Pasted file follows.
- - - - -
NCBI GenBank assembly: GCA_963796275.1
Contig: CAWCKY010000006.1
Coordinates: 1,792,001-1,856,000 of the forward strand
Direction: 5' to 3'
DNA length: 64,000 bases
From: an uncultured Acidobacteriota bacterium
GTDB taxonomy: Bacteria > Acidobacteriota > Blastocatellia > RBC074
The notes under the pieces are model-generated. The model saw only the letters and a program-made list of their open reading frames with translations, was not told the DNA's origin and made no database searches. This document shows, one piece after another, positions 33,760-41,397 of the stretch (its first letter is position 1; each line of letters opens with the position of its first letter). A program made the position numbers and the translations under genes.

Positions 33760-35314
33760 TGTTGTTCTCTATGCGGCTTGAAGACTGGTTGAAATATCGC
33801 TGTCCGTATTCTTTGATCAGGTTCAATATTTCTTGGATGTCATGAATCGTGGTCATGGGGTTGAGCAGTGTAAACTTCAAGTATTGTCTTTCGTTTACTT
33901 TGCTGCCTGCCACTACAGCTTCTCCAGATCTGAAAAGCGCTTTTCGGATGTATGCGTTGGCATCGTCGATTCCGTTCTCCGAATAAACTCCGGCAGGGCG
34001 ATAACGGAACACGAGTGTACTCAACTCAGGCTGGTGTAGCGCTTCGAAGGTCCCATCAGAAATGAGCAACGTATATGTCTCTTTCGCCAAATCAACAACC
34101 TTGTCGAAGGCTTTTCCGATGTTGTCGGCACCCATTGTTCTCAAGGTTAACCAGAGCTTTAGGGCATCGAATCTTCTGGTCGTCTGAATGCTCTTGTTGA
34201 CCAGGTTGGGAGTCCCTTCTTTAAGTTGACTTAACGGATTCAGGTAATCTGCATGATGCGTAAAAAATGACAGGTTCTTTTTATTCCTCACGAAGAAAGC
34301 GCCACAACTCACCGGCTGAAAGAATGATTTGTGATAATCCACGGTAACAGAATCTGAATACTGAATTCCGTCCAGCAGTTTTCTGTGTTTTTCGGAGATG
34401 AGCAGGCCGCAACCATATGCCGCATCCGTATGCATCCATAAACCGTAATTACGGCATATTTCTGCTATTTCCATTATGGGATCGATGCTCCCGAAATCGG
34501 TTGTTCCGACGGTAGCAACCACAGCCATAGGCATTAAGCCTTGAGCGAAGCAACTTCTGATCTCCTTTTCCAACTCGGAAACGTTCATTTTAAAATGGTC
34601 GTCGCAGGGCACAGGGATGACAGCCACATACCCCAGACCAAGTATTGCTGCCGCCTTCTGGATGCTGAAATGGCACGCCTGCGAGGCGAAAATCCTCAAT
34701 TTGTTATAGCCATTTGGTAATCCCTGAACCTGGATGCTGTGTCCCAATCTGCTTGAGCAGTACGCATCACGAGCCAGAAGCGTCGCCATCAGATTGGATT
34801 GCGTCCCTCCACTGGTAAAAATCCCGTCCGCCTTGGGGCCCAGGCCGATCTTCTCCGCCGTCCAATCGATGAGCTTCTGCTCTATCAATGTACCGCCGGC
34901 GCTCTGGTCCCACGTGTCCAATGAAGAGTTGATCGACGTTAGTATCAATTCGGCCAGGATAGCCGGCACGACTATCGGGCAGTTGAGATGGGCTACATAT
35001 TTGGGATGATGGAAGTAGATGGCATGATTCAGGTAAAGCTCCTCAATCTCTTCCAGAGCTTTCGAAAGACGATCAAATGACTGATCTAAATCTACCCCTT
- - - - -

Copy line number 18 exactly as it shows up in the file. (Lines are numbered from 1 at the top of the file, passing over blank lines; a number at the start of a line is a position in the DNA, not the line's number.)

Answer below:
34501 TTGTTCCGACGGTAGCAACCACAGCCATAGGCATTAAGCCTTGAGCGAAGCAACTTCTGATCTCCTTTTCCAACTCGGAAACGTTCATTTTAAAATGGTC